This is a repost of a message I posted back in October. I thought I'd repost
it so that it will benefit the new people on here:

I've noticed that the majority of the questions that get posted on this message
board are written by people looking for advice on how to "break into" the
IT field. Rather than replying to each and every one of them, I thought
I would post a general message with my thoughts on this subject.

First of all, let me start by saying that my only qualification for writing
this message is that, even though I have worked in the IT field for a number
of years, there was actually a time when I was in the same boat as many of
the posters on this message board. I was out of school, working in an unrelated
field, and looking to get a software development job. At the time, I had
good book and classroom knowledge, but no real relavent programming experience.

My first piece of advice to "know thyself". This is so basic that it is
often overlooked, but I still think it is worth saying. Specifically, you
should ask yourself two questions. First, why do I want to get into the
IT field, and second do I have the ability to succeed in this field.

There are a lot of people who want to get into the IT field because of the
money and the large number of job opportunities out there. However, there
is more to life than money and opportunities. You need to ask yourself if
you think that being a software developer/network administrator/whatever
will be a rewarding and enjoyable experience for you. Will you enjoy getting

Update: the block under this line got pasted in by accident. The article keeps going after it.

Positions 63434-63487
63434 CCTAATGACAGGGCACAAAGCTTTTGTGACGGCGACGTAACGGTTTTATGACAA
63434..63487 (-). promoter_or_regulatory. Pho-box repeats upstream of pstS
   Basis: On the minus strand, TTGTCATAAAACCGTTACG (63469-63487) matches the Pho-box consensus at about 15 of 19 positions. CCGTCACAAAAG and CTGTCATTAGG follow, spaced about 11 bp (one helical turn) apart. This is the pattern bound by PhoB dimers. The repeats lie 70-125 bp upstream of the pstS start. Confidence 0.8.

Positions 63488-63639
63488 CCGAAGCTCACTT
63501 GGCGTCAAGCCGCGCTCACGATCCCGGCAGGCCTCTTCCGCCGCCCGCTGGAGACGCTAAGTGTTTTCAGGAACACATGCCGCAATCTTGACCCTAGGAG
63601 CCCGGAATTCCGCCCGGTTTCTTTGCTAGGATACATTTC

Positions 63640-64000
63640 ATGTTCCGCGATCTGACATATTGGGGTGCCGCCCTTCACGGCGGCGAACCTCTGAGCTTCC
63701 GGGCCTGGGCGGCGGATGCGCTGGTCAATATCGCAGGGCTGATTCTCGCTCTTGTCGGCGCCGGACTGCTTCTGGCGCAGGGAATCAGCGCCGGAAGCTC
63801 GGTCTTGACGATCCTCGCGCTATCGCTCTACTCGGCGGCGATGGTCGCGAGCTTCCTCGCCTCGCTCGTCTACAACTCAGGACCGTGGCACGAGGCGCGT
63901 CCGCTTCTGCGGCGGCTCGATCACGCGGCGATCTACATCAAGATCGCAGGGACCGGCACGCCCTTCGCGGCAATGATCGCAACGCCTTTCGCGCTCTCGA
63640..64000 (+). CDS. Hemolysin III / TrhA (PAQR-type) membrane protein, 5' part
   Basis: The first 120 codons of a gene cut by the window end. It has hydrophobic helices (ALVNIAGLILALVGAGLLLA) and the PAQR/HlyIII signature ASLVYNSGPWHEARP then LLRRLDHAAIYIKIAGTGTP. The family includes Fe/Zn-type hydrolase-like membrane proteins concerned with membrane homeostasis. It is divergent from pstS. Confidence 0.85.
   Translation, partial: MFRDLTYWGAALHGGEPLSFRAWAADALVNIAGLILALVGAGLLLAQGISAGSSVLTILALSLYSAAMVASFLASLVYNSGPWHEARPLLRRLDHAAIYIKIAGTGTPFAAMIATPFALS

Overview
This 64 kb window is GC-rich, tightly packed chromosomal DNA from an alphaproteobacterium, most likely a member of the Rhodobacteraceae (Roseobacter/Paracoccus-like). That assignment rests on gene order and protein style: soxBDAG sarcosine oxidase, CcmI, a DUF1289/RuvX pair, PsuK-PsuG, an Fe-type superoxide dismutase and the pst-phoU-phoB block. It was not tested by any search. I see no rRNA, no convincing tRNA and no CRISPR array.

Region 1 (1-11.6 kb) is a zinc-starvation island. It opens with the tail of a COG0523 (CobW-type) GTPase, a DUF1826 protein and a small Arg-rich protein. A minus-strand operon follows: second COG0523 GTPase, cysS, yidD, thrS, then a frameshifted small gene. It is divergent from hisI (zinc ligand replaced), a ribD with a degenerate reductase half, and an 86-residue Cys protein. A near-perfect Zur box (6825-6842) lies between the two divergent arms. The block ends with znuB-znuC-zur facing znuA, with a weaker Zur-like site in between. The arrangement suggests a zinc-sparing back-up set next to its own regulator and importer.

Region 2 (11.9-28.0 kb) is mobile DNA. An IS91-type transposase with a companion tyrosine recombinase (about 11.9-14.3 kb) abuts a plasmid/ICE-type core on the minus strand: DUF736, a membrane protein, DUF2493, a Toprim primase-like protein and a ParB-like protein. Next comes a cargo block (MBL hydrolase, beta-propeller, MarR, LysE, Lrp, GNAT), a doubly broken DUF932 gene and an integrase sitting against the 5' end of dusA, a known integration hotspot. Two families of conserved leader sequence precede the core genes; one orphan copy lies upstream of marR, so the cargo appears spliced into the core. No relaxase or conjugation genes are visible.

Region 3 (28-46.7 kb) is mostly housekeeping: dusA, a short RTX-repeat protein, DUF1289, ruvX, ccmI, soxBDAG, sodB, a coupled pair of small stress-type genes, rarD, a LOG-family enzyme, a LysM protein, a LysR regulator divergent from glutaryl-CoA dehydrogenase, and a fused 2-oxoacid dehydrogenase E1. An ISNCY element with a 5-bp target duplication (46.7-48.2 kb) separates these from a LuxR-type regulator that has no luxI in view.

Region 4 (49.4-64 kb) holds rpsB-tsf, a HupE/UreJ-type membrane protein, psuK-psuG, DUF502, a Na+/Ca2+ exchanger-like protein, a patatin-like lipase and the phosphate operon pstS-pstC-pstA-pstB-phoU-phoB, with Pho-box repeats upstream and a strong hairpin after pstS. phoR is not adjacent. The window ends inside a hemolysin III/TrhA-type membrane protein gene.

up in the morning and going to work? I know that as a software developer,
I thoroughly enjoy what I do and I couldn't picture myself doing anything
else, so for me it was a good decision. However, there are a lot of people
who think that working with computers is boring and tedious. For these people,
all the money in the world probably wouldn't satisfy them.

The other question is also an important one. Even if you are totally in
love with the idea of working in the IT field, you may not have what it takes
to be a good performer. People who do well in this field seem to have what
I'll call good "IT aptitude" for lack of a better word. They are problem
solvers who can think logically and pay attention to even the smallest details.
It is a fact that some people have "IT aptitude" and some people don't.
If you don't, it is nothing to be ashamed of. It is better to admit to
yourself that you might not be suited to an IT career before you devote a
lot of time and energy to it. If you aren't sure about what your "IT aptitude"
is, there are tests that you can take that will measure it for you.

Now that you have convinced yourself that a career in IT is for you, you
need to learn the specific skills that will get you hired. IT is a broad
field, so you need to narrow your focus. There are several broad areas,
like software development, network administration, and web site design.
In addition, each of these broad areas have specialities: specific languages,
platforms, tools, etc. Select an area that you are interested in concentrating
in, and start learning about that area. Some people do this through books,
while other do it via classes at a college or a training center. I'm in
favor of going the academic route, since I think this is the best way to